If you wanted to road-test a Triumph and lived in or near London you contacted Col. A. C. Benson, the London Manager. He had a good sales line when he explained away the gutless performance of a new Triumph Super Seven by saying that after 30 years of working to fine limits on cars and motorcycle engines the Coventry works staff had a rather exaggerated idea of decent bearing fits, so that unless the car had done 1,000 to 1,500 miles it wasn’t run in. If you asked to test a Panhard-Levassor at this time, one of Henri Ramoisy’s three bilingual sons would drive it to Brooklands for you, if you preferred it that way. About the time when the Standard Nine was something of a new sensation Mr. A. E. Hennessy, who had been with the Company since about 1920, looked after the interests of the Press in this and the 14-28, 15 and 18-42-h.p. Standard models. Crossley, when publicising the T. D. Wishart-designed 15.7 and 20.9-h.p. models used to have their tall Mr. Erick Smith of their London depot, where Major E. G. A. Lefrère had been the Manager since before the First World War, deliver the cars to the pen-pushers.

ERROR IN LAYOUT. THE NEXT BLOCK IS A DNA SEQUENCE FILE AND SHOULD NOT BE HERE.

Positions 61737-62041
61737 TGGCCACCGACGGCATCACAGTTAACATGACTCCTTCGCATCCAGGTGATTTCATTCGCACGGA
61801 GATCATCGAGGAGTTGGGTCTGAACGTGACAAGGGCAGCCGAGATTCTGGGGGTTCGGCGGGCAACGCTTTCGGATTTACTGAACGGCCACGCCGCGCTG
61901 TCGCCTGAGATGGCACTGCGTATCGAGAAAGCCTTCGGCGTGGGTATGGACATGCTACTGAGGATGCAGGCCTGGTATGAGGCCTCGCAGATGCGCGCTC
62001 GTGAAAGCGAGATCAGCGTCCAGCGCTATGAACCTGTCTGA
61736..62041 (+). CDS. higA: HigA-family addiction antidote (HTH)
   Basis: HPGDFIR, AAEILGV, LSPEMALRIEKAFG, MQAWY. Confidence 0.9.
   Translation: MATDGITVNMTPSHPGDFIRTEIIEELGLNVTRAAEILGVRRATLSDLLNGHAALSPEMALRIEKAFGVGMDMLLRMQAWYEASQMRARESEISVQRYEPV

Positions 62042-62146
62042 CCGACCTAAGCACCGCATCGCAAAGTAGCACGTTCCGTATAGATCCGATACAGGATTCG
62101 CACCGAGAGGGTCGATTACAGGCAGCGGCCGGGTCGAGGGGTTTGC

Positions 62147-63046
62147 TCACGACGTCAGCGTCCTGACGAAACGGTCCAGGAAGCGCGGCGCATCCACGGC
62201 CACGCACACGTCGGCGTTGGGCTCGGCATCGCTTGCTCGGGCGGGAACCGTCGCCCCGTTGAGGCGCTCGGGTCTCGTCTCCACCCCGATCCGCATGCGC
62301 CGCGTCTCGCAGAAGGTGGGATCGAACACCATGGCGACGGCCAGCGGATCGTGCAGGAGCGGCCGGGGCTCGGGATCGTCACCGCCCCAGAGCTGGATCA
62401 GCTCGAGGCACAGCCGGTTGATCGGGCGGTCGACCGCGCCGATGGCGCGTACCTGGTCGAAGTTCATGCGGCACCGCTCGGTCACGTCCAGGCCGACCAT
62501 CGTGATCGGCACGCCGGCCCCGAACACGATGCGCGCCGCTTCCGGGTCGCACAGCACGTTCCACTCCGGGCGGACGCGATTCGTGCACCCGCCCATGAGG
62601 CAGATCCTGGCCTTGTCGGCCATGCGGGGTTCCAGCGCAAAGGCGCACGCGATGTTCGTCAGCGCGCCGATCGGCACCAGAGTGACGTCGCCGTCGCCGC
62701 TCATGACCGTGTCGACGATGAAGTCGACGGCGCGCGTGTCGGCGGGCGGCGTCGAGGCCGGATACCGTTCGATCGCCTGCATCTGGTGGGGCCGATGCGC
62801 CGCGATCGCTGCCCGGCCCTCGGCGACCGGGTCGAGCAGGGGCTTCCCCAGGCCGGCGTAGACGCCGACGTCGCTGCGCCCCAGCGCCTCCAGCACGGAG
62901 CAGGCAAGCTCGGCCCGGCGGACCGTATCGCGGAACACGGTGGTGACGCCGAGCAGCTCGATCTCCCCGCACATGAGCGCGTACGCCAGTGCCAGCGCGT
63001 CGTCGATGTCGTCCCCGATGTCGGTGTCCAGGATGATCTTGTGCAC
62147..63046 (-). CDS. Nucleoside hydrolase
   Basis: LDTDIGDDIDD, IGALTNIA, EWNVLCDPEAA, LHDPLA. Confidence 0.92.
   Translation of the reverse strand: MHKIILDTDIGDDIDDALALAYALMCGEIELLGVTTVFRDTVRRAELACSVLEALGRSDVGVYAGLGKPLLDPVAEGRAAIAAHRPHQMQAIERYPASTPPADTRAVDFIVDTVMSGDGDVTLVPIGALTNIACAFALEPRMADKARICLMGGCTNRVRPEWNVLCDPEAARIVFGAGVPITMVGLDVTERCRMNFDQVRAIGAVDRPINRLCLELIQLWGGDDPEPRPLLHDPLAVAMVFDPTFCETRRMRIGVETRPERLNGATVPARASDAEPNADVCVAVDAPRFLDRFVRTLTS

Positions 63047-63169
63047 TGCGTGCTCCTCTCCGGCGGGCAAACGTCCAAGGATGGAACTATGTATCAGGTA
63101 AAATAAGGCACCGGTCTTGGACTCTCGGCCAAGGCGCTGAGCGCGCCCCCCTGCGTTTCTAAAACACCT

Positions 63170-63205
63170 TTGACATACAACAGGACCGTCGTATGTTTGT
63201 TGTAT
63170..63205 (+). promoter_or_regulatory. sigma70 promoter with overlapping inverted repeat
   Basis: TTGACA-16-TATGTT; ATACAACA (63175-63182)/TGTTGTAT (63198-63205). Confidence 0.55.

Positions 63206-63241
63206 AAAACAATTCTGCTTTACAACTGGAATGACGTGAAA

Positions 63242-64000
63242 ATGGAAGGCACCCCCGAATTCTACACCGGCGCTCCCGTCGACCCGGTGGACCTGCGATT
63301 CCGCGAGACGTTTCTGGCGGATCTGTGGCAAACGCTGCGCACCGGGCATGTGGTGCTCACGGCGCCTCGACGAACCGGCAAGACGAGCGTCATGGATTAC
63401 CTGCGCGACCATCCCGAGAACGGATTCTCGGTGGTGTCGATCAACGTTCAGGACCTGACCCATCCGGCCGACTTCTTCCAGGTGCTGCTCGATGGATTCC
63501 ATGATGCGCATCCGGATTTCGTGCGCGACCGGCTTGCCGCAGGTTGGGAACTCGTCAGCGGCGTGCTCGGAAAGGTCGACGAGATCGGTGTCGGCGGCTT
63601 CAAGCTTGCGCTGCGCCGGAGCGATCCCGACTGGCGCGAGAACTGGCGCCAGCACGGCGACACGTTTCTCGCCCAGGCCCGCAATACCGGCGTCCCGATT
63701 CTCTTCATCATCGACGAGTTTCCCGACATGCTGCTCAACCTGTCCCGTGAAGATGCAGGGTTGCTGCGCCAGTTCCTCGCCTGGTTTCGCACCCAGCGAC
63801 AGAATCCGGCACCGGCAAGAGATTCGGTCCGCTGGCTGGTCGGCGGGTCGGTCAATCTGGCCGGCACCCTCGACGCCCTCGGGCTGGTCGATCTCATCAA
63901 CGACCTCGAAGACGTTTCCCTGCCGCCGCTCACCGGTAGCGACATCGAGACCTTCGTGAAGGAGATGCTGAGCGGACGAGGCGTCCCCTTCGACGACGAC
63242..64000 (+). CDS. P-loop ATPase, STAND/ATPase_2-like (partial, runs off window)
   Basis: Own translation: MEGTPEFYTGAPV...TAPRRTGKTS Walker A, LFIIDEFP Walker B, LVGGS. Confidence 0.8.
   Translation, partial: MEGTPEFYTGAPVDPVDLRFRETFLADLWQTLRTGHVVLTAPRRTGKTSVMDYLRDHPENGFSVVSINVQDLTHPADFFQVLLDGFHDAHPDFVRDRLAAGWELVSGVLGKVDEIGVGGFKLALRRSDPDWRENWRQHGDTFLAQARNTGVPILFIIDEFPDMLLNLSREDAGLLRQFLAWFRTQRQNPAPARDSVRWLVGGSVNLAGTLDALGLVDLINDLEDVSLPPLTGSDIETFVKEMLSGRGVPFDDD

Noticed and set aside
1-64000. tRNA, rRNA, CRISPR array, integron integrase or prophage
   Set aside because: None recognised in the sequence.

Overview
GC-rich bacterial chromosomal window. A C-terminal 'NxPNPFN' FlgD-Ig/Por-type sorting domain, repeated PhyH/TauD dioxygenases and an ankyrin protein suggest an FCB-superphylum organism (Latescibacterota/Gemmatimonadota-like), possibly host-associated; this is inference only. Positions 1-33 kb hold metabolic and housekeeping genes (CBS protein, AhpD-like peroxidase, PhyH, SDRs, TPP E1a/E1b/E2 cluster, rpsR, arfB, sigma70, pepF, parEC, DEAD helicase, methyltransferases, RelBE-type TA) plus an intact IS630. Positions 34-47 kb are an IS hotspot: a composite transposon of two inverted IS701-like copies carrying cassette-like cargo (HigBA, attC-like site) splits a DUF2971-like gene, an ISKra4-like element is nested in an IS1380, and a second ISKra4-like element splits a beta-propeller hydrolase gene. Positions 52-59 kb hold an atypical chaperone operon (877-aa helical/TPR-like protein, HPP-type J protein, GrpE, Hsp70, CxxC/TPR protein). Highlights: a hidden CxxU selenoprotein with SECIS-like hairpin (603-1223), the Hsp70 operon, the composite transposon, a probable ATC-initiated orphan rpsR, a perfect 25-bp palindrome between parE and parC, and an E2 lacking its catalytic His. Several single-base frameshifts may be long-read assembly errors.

Col. Cole Was the power behind Humber publicity in the late ‘twenties. Reverting to those American cars which were making inroads in the home market at that time, the Gardner was an imposing automobile, especially in straight-eight Lycoming-engined Series 125 form. The British concessionaire was Mr. H. H. Vaughan-Knight who was earlier associated with such “home-grown” products as the ABC, Bean and GWK. He got Wimbush & Co., who were established as coachbuilders in 1760, to handle the American concession and at Halkin Street they had not only their garage but body-building and machine shops, service depot, etc. One writer who made use of their Press facilities remarked, after sampling a straight-eight Gardner, that M. Lago, then associated with Isotta-Fraschini, should be made to drive a 25-h.p. Gardner for a week-end! The remark, moreover, appeared in print, but I wonder how many Gardners Wimbush sold in that first year of their 1928 concessionaireship, or where you would find one in running order today?